Eighteen months after signing onto a national settlement over foreclosure abuses, Wells Fargo is getting dragged back to court over the bank’s continued failure to comply with the settlement’s terms, and authorities who oversee the settlement are trying to salvage the ineffective agreement by rewriting its rules.
New York Attorney General Eric Schneiderman announced the Wells Fargo suit at a press conference on Wednesday, where he explained that after months of negotiations the bank “refused to acknowledge there’s a problem.”
The other major banks that are party to the 2012 National Mortgage Settlement (NMS) avoided renewed legal action by agreeing to tweaks to the settlement and by redoubling their commitments to do right by borrowers. Schneiderman had warned he might sue Bank of America on similar grounds to the Wells Fargo action filed Wednesday, but the North Carolina-based bank reached an agreement to improve its settlement compliance that satisfied the Attorney General.
There is abundant evidence that Wells Fargo and other major mortgage servicers continue to mislead, bully, and ignore borrowers despite the mortgage settlement. A review of mortgage servicer activity by the official NMS watchdog reported about 60,000 complaints of settlement violations in just six months. Such abuses are common among other firms beyond the five banks that signed onto the NMS, according to a recent Consumer Financial Protection Bureau review.
Those continuing widespread abuses produced a variety of tweaks to settlement conditions this week. On Tuesday, a committee of state attorneys general and federal regulators who oversee the settlement announced a variety of new procedures, including extended timelines for processing loan modifications and efforts to improve communication between banks, borrowers, and homeowner advocacy groups. “The banks also have promised to do a better job of overseeing employees who work with borrowers,” the Chicago Tribune reported. Since the original settlement was supposed to deliver those sorts of improvements to borrower communication and modification processing, Tuesday’s tweaks amount to a concession that the settlement isn’t working.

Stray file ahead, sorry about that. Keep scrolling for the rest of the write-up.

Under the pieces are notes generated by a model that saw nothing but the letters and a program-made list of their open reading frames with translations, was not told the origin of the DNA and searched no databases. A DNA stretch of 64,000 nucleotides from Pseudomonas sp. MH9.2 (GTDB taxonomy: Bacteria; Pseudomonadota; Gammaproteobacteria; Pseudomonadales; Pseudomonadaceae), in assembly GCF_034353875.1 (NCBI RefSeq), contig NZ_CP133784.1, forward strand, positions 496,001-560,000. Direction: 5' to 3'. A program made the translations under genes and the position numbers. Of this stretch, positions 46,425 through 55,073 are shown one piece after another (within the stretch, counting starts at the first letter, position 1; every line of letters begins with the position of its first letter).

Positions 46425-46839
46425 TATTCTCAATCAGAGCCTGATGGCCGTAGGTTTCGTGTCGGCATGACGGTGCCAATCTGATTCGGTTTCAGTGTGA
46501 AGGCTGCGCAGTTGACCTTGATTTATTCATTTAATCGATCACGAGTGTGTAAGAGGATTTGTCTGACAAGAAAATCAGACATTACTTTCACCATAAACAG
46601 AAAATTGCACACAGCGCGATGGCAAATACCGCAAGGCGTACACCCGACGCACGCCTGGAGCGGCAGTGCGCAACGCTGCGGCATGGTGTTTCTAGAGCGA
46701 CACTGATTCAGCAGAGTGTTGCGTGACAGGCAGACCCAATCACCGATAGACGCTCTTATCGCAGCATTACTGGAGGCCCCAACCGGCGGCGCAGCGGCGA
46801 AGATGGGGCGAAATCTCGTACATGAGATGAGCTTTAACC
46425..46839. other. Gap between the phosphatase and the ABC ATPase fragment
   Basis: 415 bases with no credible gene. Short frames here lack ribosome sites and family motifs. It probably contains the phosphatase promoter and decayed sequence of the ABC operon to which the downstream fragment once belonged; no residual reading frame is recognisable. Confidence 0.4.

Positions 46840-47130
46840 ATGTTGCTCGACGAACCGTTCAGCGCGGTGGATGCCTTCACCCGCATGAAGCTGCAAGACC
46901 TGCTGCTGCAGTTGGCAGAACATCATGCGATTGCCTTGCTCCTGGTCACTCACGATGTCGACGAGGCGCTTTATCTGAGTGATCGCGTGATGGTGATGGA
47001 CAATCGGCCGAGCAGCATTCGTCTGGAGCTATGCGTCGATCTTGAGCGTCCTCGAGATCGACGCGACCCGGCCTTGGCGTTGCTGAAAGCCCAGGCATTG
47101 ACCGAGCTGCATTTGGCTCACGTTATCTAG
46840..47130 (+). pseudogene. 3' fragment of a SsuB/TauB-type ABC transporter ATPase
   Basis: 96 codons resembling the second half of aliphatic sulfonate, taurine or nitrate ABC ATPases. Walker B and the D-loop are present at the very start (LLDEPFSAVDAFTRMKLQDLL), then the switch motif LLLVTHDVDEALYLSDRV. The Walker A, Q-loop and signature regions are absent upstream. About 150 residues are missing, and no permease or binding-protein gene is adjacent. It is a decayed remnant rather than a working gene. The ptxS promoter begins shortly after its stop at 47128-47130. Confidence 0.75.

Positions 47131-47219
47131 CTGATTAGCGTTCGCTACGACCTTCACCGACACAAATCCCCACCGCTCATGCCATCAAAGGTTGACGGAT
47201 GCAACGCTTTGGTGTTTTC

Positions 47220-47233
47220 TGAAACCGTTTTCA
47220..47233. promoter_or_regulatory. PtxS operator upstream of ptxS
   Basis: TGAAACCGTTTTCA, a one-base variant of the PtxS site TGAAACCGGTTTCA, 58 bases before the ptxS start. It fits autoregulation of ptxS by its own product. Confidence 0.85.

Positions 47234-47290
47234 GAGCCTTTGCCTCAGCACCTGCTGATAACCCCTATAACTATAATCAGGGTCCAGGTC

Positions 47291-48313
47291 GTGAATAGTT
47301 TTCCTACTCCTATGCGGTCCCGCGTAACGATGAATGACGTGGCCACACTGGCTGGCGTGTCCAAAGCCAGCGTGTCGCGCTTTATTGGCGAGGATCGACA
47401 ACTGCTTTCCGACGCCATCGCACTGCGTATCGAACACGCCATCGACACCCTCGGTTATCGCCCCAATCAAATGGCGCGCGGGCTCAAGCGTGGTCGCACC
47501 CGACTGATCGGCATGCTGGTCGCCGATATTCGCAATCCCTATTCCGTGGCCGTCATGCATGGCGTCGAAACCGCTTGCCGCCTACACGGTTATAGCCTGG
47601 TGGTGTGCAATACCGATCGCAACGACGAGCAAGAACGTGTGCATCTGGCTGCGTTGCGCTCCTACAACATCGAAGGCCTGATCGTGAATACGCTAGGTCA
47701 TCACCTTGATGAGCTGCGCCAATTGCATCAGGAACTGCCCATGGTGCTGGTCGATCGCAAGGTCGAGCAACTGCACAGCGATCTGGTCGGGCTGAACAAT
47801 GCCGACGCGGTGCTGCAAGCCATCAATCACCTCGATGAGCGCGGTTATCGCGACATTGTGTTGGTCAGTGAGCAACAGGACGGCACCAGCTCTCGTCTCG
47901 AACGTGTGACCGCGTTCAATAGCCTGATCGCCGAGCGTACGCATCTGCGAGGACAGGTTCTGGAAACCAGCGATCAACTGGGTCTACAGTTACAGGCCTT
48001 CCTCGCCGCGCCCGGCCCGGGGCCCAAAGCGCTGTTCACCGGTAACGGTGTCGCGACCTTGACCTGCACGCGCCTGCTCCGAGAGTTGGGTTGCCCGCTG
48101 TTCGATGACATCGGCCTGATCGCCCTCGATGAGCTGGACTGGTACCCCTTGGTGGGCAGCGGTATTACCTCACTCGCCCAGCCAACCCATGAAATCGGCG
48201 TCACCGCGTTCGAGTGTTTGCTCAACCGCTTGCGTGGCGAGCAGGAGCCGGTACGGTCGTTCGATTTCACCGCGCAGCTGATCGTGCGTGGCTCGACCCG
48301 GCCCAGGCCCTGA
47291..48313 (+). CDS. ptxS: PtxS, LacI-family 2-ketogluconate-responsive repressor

In a separate action on Wednesday, meanwhile, the court-appointed settlement monitor rolled out four new compliance tests that could trigger renewed legal action if they aren’t met. The monitor, Joseph A. Smith, announced two new ways to measure bank communication practices around loan modifications, one relating to information in monthly billing statements, and a fourth that measures how well banks provide borrowers with a single contact person on staff. All four new tests will be in action by the beginning of April.
Schneiderman’s suit and the rewiring of the settlement rules call attention to the gap between the topline dollar value of the original NMS – a much-touted $25 billion figure – and the actual impact it had on industry practices and embattled borrowers. The way the rules were written allowed banks to manipulate the settlement such that they never provided anywhere near as much money for foreclosure mitigation as that figure would imply. The settlement did send some $3.5 billion directly to homeowners, but most received checks for a few hundred dollars to compensate for bank behavior that cost them far more than that. Many declined to even cash those tiny checks. The settlement was also supposed to produce an independent review of foreclosure practices, but that process actually helped banks cover up their worst practices in the name of protecting “trade secrets.” After uncovering a quarter-million wrongful foreclosures and 1.2 million instances of homeowners successfully defending against illegitimate attempts to foreclose, the independent review was quashed.
The gulf between the NMS’ public profile and its real effects is just the most prominent example of how White House efforts to redress housing market abuses have delivered less than promised. The Justice Department (DOJ) recently admitted to dramatic exaggerations about what its mortgage fraud task force had achieved. Homeowner aid supposedly included in the Toxic Asset Relief Program (TARP) failed to materialize. A key program to encourage loan modifications never came close to reaching the number of borrowers it was supposed to and failed to prevent half of those it did reach from sliding back into default.